F1 » 24 May 2012
New F1 chairman to receive significant stake?
Peter Brabeck, the man tabbed to head up F1's new era, is in line for a potential multi-million dollar stake in the sport.
The man poised to take up the reins as non-executive chairman of F1 could be rewarded with several million dollars of equity, it has been claimed.
According to Sky News, Peter Brabeck could receive a 0.5 per cent stake in the business which, with its current valuation, could amount to as much as $50m, should he be confirmed as the new head of the sport in Monaco this weekend. The 67-year old Nestle chairman will be granted the stake in return for an initial investment
- rumoured to be a 'single digit million dollar sum' - as F1 prepares for a IPO listing on the stock market in Singapore in the next few weeks. Brabeck's equity is expected to carry a lengthy lock-in period, preventing him from cashing in immediately, and will almost certainly be tied to the performance of the company.
With Ferrari chairman Luca di Montezemolo and current F1 chief executive Bernie Ecclestone also expected to receive equity shares - the latter of significantly greater proportion than Brabeck's - rights holder CVC Capital Partners will be left with a 42 per cent stake worth about $4bn, a figure already diluted by the news that the investment company had sold 21 per cent of the F1 company to three new investors - Waddell & Reed and BlackRock from the USA and Norway's Norges Bank Investment Management - for $1.6bn.
Brabeck's value to CVC is expected to come not only from a good relationship with Ecclestone, but also his position at Nestle, which is thought to come as a vital piece in the bid to attract high-calibre investors to the sport. Indeed, not only does Brabeck hold the CEO position at Nestle, but also sits on the board at L'Oreal, Credit Suisse and Exxon Mobil. An F1 enthusiast, he has also been a director of F1 commercial rights holder Delta Topco, since CVC first invested in the sport.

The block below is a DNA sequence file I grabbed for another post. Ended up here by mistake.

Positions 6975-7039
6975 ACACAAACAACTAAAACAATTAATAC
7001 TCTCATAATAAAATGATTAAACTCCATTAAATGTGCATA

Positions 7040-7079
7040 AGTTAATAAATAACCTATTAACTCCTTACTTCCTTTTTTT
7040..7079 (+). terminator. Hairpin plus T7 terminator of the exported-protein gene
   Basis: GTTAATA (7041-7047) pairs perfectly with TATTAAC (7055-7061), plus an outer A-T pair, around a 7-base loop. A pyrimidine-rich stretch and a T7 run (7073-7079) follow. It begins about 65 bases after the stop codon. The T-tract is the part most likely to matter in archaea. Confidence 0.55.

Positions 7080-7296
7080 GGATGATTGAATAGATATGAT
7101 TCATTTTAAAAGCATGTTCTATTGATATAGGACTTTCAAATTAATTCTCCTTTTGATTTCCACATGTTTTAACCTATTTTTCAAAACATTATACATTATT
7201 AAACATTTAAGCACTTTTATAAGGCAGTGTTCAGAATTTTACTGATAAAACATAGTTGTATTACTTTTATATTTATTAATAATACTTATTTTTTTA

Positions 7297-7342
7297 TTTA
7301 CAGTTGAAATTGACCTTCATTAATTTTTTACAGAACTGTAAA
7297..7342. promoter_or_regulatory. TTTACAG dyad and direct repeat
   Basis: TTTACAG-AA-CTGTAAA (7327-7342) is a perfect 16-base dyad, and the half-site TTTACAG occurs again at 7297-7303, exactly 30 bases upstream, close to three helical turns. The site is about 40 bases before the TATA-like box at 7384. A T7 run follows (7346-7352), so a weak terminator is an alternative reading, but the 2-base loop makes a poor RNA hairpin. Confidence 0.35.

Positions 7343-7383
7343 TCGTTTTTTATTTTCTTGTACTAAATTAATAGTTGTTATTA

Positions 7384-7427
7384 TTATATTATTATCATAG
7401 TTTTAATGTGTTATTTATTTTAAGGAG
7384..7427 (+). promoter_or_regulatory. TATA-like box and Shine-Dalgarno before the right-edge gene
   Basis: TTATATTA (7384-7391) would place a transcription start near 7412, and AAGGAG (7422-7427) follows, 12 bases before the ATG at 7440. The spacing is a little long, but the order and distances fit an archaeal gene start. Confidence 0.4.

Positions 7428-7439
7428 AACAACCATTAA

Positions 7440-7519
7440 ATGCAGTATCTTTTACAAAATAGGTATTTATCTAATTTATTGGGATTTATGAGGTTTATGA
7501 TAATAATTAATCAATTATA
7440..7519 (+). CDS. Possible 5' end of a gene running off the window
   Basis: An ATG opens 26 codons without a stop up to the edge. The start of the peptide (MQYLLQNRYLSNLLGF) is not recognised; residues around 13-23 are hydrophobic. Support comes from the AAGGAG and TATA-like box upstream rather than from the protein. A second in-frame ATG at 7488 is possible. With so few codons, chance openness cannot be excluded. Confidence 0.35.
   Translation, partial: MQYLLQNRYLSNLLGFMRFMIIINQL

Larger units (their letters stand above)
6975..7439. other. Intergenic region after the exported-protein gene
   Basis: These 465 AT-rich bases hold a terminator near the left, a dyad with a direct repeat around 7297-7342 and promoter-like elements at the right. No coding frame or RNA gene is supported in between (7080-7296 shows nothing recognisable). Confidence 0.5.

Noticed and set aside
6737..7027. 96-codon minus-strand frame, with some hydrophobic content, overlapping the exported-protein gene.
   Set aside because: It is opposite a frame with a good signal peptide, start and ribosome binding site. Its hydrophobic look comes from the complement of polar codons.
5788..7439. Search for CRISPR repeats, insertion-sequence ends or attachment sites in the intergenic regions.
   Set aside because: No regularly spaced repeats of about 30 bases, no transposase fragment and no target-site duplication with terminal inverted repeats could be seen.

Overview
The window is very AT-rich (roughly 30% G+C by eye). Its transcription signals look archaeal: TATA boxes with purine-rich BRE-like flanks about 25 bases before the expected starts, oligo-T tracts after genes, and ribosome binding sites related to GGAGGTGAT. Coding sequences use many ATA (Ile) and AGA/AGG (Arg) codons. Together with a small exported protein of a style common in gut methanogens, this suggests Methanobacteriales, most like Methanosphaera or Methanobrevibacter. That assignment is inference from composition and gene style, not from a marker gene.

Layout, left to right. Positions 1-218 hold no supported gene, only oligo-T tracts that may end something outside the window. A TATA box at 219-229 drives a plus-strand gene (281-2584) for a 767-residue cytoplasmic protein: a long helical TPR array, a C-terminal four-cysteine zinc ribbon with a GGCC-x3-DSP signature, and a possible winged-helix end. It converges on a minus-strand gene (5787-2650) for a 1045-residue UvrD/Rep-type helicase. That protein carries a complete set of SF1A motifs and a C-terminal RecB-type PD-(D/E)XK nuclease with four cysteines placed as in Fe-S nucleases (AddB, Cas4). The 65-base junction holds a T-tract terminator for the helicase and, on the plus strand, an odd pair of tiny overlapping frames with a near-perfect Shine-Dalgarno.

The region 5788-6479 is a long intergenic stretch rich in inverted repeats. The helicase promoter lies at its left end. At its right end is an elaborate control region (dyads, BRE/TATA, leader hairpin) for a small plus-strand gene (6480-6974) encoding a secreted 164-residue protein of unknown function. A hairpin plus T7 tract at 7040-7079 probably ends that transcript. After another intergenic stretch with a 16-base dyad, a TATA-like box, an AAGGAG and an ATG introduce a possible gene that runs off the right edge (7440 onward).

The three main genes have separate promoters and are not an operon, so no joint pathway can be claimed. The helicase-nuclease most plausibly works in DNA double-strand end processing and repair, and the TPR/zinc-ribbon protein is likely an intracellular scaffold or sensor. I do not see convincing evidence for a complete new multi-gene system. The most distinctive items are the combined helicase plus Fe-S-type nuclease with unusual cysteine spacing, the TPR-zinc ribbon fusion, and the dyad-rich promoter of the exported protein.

While Wednesday's sale announcement is expected to recoup much of the $1.7bn CVC spent buying F1 in 2006, and the company will look to off-load a further eleven per cent of its holding in the IPO, which Ecclestone expects to happen in Singapore by the end of next month.
"I look at the float as a change of shareholders," Ecclestone told Britain's Telegraph newspaper, "We've got some shareholders at the moment, so now they are going to sell some of their shares and we are going to have some other shareholders. I don't imagine the shareholders will be running the company, so there's no real change. It's not going to bring any investment to the company as it doesn't need it. All the things that have to happen have happened. It will be finished by the end of June."
Although CVC has yet to officially confirm or deny the stories, this weekend's meeting of the Delta Topco board in Monaco is also expected to confirm Unilever's Jean-Marc Huet, CapitaLand president Liew Mun Leong and , president and chief executive of CapitaLand, and Temasek Holdings deputy chairman Kwa Chong Seng as independent directors. Ecclestone, meanwhile, has confirmed that he will not reduce his 5.3 per cent stake and does not expect to see anyone lined up to replace him as chief executive.
"I wouldn't appoint somebody to do my job because nobody would run the business the way I do," the 81-year old insisted, "You might as well have asked Frank Sinatra who he would appoint to replace him. Somebody can sing but can they sing like Sinatra? No. Will somebody run the business the way I run it? No. They might run it better, but they wouldn't run it the same."
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